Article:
A record number of people are presenting to NSW emergency departments and many are waiting longer for treatment - a situation doctors say is unsustainable.
The latest official data, released on Wednesday, shows there were more than 756,000 attendances at hospital emergency departments across the state in the first three months of 2019.
That was 42,247 - or almost six per cent - higher than during the same period in 2018 and the busiest quarter on record.
The Bureau of Health Information report also the found median time patients spent in the ED jumped 12 minutes, while the number of people treated within clinically-recommended timeframes fell 4.3 per cent.
"At NSW level, the timeliness of care provided to patients has declined from last year," the bureau's chief executive Diane Watson said in a statement.
Ambulances were also kept busy during the quarter, with paramedics responding to more than 307,000 cases - 10 per cent higher than during the same period in 2018.
Despite this, the median response time for life-threatening cases remained at seven-and-a-half minutes.
The number of people on the waiting list for elective surgery stands at 83,625, up eight per cent.
The Australian Medical Association's NSW president said the rate of growth in patient numbers in emergency departments was not sustainable.
"We have effectively seen one-tenth of the population of NSW go through our emergency departments over the first three months of this year," Kean-Seng Lim said in a statement.
NSW Health attributed part of the increase in attendances to the early start of the flu season.
Deputy secretary Susan Pearce insists hospitals are maintaining a high standard in care, despite the record rise in patient numbers.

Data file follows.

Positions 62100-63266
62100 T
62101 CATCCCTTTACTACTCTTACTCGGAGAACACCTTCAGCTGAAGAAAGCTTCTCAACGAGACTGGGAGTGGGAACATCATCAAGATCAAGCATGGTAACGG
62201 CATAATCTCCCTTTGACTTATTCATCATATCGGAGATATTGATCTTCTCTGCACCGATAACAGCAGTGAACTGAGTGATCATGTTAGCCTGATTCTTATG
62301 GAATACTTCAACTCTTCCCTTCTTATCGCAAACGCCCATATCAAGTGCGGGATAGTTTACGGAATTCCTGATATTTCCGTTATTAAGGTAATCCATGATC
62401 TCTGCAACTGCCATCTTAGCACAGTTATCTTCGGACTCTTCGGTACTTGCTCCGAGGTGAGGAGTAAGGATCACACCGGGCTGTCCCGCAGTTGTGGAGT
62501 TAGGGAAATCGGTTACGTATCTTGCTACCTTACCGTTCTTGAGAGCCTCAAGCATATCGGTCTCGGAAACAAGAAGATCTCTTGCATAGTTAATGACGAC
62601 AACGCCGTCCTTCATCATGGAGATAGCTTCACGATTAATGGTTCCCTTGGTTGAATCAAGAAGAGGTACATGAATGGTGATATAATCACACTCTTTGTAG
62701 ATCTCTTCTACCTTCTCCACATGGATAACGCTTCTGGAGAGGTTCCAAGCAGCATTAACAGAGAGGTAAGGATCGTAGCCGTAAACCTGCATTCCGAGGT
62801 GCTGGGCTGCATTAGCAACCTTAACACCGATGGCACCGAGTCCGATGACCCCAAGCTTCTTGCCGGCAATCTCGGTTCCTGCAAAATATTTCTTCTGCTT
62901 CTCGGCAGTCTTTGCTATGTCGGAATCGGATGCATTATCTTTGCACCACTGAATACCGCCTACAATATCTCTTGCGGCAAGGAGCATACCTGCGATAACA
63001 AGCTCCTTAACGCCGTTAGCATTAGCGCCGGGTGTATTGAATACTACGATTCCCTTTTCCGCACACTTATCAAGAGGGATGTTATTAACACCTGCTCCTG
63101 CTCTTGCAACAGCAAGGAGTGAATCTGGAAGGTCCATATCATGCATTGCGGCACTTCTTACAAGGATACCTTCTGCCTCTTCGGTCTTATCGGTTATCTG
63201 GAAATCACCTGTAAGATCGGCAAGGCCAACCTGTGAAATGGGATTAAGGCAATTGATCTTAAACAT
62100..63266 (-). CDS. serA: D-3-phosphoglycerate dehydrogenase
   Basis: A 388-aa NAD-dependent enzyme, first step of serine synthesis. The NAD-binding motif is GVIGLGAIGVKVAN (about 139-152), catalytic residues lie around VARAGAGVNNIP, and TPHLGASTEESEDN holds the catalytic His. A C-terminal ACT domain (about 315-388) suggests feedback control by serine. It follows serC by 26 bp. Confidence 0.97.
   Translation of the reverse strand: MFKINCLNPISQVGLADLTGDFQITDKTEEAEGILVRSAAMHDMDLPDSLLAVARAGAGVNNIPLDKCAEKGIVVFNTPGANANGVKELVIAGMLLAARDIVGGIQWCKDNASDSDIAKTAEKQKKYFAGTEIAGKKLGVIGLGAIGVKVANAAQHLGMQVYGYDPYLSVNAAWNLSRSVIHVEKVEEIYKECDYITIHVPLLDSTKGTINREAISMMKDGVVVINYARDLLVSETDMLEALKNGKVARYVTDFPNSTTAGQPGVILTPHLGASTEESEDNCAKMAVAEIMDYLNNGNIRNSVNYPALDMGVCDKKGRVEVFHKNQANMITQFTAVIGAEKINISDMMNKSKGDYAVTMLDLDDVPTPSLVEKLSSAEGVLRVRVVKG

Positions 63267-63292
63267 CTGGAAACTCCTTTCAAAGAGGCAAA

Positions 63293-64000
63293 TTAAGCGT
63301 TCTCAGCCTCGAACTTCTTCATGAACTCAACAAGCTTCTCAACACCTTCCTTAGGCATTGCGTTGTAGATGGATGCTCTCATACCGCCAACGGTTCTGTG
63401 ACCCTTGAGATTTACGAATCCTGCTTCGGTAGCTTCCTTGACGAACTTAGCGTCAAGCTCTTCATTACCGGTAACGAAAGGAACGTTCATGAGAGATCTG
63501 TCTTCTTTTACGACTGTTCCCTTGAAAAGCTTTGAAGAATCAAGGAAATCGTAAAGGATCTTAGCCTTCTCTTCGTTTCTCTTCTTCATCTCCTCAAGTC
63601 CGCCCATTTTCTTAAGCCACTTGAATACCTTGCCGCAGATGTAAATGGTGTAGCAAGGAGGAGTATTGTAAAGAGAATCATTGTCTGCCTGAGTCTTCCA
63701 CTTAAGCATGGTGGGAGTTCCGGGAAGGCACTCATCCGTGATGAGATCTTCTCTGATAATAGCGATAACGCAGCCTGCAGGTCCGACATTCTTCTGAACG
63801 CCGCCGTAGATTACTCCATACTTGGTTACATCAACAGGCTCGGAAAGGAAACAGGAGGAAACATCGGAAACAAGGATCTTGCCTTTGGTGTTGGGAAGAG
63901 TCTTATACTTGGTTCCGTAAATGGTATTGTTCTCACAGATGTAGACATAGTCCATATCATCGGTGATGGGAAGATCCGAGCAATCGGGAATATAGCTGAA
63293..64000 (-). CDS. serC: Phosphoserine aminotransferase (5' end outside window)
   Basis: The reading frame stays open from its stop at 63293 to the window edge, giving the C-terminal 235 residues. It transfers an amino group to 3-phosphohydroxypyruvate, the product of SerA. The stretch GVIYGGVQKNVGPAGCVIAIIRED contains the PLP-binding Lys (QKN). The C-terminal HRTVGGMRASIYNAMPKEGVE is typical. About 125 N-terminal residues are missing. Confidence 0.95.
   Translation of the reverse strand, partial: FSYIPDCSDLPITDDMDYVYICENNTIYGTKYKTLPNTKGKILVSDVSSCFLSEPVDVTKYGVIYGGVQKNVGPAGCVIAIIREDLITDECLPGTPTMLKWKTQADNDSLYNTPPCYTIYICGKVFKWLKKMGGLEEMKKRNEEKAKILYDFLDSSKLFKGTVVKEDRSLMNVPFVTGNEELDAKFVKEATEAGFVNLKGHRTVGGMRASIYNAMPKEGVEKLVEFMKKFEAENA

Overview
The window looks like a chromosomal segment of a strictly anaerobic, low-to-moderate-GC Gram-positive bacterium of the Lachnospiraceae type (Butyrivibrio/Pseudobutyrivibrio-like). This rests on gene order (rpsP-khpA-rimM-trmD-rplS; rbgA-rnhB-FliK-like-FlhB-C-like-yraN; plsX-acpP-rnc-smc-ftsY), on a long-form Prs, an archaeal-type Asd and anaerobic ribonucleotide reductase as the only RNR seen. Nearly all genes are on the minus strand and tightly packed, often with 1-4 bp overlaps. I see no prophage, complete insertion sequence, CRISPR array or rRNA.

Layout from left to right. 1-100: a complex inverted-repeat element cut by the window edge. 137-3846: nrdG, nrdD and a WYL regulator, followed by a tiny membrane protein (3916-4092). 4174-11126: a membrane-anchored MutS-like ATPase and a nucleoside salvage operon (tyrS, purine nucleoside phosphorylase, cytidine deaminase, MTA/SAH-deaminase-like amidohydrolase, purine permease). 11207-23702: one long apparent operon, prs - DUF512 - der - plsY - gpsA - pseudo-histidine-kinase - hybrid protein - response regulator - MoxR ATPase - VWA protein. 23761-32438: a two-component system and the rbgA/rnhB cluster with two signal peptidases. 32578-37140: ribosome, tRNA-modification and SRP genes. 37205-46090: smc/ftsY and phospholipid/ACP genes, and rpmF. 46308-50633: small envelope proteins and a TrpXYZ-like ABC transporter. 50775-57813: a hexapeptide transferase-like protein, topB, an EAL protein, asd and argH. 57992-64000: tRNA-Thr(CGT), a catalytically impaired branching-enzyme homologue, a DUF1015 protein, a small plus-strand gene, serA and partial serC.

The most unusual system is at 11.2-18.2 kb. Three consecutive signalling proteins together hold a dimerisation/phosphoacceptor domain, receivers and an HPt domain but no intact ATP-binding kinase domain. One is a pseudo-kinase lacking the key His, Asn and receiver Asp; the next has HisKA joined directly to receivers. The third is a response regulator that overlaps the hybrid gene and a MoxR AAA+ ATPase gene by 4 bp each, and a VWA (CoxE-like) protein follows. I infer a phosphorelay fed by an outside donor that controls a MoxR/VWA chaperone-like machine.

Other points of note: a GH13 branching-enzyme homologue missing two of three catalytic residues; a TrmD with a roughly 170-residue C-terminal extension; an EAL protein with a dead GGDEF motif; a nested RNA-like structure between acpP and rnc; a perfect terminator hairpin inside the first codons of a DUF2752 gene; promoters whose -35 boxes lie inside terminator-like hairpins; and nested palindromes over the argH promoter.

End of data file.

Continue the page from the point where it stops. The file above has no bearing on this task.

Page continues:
"While there is always room for improvement, it was pleasing to see that some of our hospitals improved their performance despite large increases in presentations and very unwell patients," she said in a statement.
NSW Labor labelled the figures "damning", particularly for Northern Beaches Hospital - noting that more than 40 per cent of patients were not treated on time at the new, $600 million facility.
"There is no way Premier Gladys Berejiklian or Health Minister Brad Hazzard can claim after five months that these are just `teething problems'," opposition health spokesman Walt Secord said in a statement.
"This clearly shows that the problems at the Northern Beaches Hospital are systemic."
Mr Secord last week successfully moved for a parliamentary inquiry into the operation and management of the hospital.
The report said performance results for the hospital should be interpreted "with caution" because of the challenges with implementing its new information system.Do you have an idea for a story?
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